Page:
Lockdown will remain in place in Victoria until 70 per cent of residents are vaccinated, although regional areas could get out sooner and minor changes to restrictions will occur.
It's estimated the state will reach 70 per cent vaccination on September 23.
Victorian Premier Daniel Andrews said playgrounds will reopen from September 2.
In home care will be expanded to school aged children if both parents are authorised workers.
Once the state reaches the 70 per cent target, the five kilometre limit will expand to 10 kilometres. The time allowed for exercise will be expanded to three hours a day and outdoor personal training will be allowed.
The news was slightly better for regional Victoria with the exception of Shepparton, which will be kept isolated, but the details on what rules would change were scant.
"We think we will be able to end the lockdown in the rest of regional Victoria next week," he said.
"Exactly when, we will confirm as soon as we can. The nature of that ending of the lockdown, so there will be an opening up, there will be significant, substantial restrictions on what can occur and of course no-one other than those who are authorised will be able to go to regional Victoria from metropolitan Melbourne."
Regional schools will have to wait until the regional announcement on easing next week to see if they can salvage something of Term three.
Mr Andrews also announced a blitz of vaccinations for Year 12 students in effort to get them back to school by Term 4.
For Melbourne schools the news about getting back into the classroom were not so good.
"Sadly I have to confirm for all Victorians that there will be no return to face-to-face learning for term three. Next week I will outline a detailed plan for what term four will look like."
He said advice came last last night from the public health team which they had to follow.
"We will not see these cases go down they're going to go up the question is by how many and how fast," he said.
Mr Andrews said the state must suppress cases until vaccination rates lift.
He said the state was in for a challenging time in coming weeks.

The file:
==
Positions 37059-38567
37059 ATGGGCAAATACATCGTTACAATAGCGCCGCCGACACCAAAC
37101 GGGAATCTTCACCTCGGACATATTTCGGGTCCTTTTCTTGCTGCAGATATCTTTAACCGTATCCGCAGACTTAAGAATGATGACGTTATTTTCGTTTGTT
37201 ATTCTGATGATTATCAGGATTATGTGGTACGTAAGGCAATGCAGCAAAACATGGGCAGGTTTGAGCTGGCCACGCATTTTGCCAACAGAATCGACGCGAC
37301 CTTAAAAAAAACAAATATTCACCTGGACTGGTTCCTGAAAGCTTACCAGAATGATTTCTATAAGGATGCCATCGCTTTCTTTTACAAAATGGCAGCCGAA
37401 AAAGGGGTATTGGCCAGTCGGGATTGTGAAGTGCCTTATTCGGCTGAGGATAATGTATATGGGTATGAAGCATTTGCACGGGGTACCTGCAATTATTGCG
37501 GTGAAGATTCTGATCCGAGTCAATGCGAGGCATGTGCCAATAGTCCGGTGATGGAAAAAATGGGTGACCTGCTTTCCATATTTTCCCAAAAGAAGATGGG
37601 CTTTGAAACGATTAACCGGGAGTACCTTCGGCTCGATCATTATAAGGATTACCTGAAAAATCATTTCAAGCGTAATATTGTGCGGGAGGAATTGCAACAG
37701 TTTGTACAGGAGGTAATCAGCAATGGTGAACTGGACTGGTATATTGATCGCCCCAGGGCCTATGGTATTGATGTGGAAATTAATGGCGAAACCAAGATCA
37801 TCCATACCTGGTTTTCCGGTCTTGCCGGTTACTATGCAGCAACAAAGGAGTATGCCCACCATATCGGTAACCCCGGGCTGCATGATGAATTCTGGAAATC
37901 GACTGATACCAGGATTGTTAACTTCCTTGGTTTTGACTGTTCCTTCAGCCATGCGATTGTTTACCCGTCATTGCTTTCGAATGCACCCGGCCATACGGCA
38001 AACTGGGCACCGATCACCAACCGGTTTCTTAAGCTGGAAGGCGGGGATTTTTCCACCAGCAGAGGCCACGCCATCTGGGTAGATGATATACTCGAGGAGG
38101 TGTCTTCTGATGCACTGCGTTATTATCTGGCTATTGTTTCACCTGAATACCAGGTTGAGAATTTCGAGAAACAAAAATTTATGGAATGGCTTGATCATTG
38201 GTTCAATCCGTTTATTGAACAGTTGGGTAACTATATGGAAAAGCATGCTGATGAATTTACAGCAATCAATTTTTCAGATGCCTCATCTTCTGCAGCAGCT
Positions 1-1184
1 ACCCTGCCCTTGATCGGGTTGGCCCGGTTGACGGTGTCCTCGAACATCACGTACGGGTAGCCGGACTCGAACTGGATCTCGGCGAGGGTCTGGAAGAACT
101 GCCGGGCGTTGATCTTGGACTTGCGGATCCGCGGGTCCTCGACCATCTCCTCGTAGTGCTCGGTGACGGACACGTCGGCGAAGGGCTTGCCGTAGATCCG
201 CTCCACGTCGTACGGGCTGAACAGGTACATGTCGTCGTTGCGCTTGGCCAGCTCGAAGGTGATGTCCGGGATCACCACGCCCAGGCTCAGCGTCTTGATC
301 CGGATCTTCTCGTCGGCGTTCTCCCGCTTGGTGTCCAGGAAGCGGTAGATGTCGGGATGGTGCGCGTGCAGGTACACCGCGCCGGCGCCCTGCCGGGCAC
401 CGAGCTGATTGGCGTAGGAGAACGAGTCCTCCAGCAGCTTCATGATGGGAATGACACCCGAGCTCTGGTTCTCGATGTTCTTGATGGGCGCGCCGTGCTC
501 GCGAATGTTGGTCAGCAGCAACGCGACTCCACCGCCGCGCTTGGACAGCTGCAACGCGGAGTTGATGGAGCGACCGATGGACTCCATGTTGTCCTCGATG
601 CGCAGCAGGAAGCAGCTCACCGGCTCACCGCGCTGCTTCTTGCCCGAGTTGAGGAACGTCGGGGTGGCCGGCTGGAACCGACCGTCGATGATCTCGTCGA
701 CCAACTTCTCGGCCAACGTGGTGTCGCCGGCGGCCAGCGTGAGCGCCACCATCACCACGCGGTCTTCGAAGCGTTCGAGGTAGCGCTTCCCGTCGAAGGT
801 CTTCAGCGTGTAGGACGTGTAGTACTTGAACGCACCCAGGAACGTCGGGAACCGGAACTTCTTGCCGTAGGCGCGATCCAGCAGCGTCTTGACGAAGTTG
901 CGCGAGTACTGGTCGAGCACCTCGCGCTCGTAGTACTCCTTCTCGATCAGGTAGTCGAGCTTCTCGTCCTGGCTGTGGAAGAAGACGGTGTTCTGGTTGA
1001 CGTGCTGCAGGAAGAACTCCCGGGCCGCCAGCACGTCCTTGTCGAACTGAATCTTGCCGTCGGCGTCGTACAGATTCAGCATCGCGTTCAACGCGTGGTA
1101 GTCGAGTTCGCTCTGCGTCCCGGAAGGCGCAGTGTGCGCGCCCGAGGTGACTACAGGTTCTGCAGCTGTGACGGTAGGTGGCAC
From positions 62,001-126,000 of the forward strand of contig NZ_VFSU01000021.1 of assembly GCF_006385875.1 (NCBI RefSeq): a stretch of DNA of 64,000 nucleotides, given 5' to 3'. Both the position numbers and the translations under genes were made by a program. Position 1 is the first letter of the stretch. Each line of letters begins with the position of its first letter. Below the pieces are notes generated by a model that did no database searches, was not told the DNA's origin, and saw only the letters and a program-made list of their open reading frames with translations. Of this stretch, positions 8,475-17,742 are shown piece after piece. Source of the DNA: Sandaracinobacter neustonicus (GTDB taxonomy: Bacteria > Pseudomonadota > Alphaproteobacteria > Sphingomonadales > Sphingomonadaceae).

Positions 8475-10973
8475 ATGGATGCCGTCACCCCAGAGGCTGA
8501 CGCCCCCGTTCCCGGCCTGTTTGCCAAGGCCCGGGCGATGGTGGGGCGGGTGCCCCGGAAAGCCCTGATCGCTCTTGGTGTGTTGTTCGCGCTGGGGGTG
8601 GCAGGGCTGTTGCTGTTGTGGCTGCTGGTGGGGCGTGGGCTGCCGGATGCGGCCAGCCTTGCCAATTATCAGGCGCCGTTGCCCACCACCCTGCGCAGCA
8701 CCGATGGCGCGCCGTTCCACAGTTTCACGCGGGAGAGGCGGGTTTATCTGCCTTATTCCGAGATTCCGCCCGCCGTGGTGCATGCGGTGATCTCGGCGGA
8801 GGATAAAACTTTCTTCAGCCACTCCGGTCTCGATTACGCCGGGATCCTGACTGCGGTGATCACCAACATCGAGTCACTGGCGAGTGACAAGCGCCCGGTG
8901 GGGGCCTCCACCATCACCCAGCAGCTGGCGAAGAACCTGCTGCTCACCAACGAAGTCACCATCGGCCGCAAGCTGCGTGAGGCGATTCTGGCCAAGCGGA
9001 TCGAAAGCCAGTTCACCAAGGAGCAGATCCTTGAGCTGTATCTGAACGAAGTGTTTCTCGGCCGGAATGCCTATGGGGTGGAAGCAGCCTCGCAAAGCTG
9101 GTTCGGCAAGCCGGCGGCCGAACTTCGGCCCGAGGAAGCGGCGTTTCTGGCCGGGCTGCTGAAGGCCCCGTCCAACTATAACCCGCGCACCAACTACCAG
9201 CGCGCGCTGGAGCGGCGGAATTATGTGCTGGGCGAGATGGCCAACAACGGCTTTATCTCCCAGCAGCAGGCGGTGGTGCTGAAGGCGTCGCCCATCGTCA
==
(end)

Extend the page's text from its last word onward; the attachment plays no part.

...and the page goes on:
Mr Andrews said the latest lockdown has prevented 6000 cases.
"Over the past 72 hours, the advice from our public health team has been that we still had a promising chance to bring this under control," he said in a statement.
"We are charting out way out of this outbreak with easing at thresholds of lower cases.
"Last night, with cases already in triple figures, too many mystery cases and too many people infectious in out in the community, that advice has changed."
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Despite the easing of restrictions, Melbourne's curfew will remain in place.
It comes despite the state recording the highest number of daily cases since August 2020.
Mr Andrews said there had been a dramatic shift in the nature and number of cases.
He said of the cases who had been fully interviewed only 20 were in isolation while infectious.
The origin of 56 cases remains under investigation.
There are 900 active cases in the state, five acquired overseas. 122 of those cases remain under investigation.
The large number of cases are in part due to the day 13 tests from Shepparton and the MyCare childcare cluster in Melbourne.
Ms Berejiklian remains hopeful internal borders will reopen when the country's vaccination hits 70 per cent.
"As confronting as this is, a lot of states who haven't had major outbreaks during the pandemic are going to have to appreciate once you get to 80 per cent double dose vaccination and you open your borders Delta will creep in," she said.
"But if your population is protected and you've got COVID-Safe plans in place, good QR code systems, good systems to monitor where the disease is circulating and warn residents, take immediate action to take care of outbreaks that may occur, that's the way we have to live with COVID
"As confronting as that is that is the reality. Every premier is signed up to the plan and I hope that we all stick to the plan."
Ms Berejiklian said Victoria was 'turning the corner' in how they deal with outbreaks and accepting what the Delta strain is like.
"I hope we're in a position at least where the two largest states are on the same page in terms of how we move our population forward," she said.
Ms Berejiklian said "if not at 80 per cent, then when?"
- with AAP
Digital journalists with The Border Mail.
Digital journalists with The Border Mail.
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